I then explained what had happened with Steve and how he had threatened to fire me over this and I couldn’t afford to lose my job – I was struggling as it was. My doctor turned her anger towards my manager. She asked if I got sick pay from the company, and I said yes.
Instead of writing him a note for a few days off she wrote it for a few weeks, ensuring he would be paid to stay home for long enough to teach the manager a lesson.
“He wants a sick note does he,” the doctor says. “Okay. I’ll give him a sick note.”
Now, my manager just wanted a note confirming I was sick, but instead my doctor wrote something along the lines of this:
‘[My Name] has come to the surgery because [manager name] has insisted she come in, in spite of the fact that this is illegal and all employees are allowed to self certify. Due to being forced to make this unnecessary and highly dangerous trip when the patient is ill, has a fever of 39°C, and almost passed out in the waiting room, I am signing [my name] off for two full weeks to recover. Had [my name] been allowed to self certify as is the law, they might only have needed a few days, but due to straining themselves, they now require two full weeks. They are not to be permitted to work until [date 2 weeks later]’
The doctor said she would have signed me off longer but this was the longest she could do without requiring further evidence. So basically, instead of just being off for a few days, I was now signed off for a full two weeks, and I’d be paid for it.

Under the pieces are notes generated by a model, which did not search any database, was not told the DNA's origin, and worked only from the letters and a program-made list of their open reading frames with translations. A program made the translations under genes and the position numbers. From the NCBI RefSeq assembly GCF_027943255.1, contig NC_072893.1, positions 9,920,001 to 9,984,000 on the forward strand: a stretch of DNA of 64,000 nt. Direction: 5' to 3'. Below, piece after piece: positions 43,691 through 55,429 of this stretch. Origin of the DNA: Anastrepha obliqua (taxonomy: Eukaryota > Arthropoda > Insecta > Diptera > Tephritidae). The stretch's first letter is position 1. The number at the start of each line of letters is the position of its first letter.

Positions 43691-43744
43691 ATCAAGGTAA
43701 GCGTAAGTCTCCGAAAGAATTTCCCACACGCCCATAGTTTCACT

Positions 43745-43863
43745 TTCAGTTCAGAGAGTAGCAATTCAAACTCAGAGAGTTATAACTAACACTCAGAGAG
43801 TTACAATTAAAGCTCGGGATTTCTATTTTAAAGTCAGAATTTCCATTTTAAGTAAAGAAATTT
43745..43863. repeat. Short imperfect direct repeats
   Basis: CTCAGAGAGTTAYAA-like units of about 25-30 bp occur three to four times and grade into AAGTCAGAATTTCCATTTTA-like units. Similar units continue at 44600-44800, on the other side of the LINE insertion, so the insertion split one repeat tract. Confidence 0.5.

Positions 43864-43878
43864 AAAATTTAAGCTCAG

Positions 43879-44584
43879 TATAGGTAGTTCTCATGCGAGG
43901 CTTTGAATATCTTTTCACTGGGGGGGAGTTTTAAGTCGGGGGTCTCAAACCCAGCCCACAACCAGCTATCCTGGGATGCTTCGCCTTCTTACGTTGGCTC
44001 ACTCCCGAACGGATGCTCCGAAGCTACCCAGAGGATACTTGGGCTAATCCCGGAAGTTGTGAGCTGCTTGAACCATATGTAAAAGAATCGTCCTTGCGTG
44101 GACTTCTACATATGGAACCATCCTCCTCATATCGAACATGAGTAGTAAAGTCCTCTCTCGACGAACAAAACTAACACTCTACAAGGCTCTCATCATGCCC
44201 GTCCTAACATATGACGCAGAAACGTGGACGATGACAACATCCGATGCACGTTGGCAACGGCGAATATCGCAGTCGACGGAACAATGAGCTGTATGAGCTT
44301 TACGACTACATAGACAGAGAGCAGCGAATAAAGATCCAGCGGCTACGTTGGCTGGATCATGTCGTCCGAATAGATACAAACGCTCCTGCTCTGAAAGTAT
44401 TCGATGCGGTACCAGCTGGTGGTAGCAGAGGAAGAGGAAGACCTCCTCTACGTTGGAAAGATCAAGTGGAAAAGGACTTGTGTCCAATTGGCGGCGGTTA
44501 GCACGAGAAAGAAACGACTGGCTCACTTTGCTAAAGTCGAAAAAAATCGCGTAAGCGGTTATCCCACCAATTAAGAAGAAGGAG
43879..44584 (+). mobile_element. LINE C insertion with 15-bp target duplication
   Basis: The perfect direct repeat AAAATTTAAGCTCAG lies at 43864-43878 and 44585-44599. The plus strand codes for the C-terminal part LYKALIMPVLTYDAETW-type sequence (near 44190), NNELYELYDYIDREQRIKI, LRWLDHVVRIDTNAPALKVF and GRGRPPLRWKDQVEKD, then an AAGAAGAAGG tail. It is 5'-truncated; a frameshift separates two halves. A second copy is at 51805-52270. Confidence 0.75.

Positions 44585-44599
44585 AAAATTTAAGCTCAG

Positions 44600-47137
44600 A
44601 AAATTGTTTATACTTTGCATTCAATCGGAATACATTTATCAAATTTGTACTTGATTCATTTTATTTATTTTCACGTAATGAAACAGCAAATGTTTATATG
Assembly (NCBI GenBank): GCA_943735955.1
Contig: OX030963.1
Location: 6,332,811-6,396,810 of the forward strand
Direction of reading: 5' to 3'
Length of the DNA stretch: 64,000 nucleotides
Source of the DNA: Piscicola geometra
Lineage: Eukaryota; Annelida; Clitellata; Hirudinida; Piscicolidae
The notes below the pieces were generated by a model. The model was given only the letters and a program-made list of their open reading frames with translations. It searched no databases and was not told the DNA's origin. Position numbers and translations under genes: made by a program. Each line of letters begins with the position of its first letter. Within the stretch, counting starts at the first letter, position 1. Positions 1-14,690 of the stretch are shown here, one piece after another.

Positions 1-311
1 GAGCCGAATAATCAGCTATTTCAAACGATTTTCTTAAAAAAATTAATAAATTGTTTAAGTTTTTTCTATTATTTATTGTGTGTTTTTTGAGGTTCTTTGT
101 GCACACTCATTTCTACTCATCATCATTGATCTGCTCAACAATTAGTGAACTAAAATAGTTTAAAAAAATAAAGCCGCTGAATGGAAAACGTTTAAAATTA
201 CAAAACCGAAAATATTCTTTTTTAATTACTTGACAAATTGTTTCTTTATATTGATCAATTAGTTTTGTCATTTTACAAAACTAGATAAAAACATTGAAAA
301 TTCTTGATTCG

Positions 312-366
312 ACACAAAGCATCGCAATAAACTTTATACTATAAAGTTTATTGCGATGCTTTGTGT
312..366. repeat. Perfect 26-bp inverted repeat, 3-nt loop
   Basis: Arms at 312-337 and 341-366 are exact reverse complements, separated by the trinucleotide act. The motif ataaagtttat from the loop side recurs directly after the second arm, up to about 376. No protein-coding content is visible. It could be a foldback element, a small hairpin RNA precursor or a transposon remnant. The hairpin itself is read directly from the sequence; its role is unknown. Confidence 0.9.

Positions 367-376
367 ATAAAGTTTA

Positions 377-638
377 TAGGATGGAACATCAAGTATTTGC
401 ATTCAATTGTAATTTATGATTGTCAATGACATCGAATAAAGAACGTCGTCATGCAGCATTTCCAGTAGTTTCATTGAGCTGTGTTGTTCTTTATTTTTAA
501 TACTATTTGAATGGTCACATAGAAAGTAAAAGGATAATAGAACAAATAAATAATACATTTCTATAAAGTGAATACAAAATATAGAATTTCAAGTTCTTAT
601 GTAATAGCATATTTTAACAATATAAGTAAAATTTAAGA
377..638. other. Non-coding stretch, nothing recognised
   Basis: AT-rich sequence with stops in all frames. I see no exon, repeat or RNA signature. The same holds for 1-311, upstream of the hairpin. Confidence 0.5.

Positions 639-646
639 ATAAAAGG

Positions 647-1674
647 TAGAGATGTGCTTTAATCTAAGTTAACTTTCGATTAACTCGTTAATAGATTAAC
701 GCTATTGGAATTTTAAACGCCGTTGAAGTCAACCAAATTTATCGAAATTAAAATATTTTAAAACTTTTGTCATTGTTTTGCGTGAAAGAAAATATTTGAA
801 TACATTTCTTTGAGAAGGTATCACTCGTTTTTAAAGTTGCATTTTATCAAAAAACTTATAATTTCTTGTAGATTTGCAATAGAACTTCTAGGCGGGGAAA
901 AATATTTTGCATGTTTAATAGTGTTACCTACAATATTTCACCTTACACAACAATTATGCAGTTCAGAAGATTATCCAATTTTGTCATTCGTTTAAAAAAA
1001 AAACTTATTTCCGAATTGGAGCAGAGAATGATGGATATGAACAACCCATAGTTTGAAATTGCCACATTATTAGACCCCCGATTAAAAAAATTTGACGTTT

OP took the note to the store where the manager tried to say he wasn’t serious about the getting fired thing.
I went to my place of work, at which point one of the duty managers saw me and asked me what the heck I was doing here, go home, I was obviously very unwell. I explained what happened. They agreed to help me downstairs to Steve’s office and went with me inside.
I handed Steve the note. He looked worried and tried to say ‘I wasn’t being serious about firing you.’
Well gee, when you angrily growled it down the phone it sure sounded like it.
The duty manager then declared that they were going to drive me home. It was clear Steve wanted to argue but had the sense to know he shouldn’t.
The duty manager then drove me home, made sure I was okay, then went back to work where they informed our union rep of what had happened.
The manager was reprimanded and OP got his two weeks off for pay – and I imagine the manager never made someone get a note for a bad cold again.
Steve had a disciplinary hearing where he was given a severe reprimand and a warning. Steve tried to argue he never said I’d be fired and I was lying and just decided to go to the doctors, but the duty manager said they heard him admit to it when he said to me that he really didn’t mean it.
I felt better after a few days, and enjoyed my two weeks off, fully paid, and enjoyed the nice weather we had. Meanwhile, Steve was forced to work overtime because we were short-staffed.
So thanks to the doctor, instead of being off for a few days, I ended up getting a nice two week paid vacation, and Steve was given a final warning, all because he insisted I get a doctors note.
Reddit is going to give this kid a high-five, I just know it!
The top comment is happy that the second manager stuck up for OP.
This person is glad there were consequences for the bad manager.
They point out that was the manager did was definitely against the law.
Managers are good at covering their butts.
Canada is out there fighting the good fight.
I wish it was this easy in the US.
It’s never going to be, I don’t think.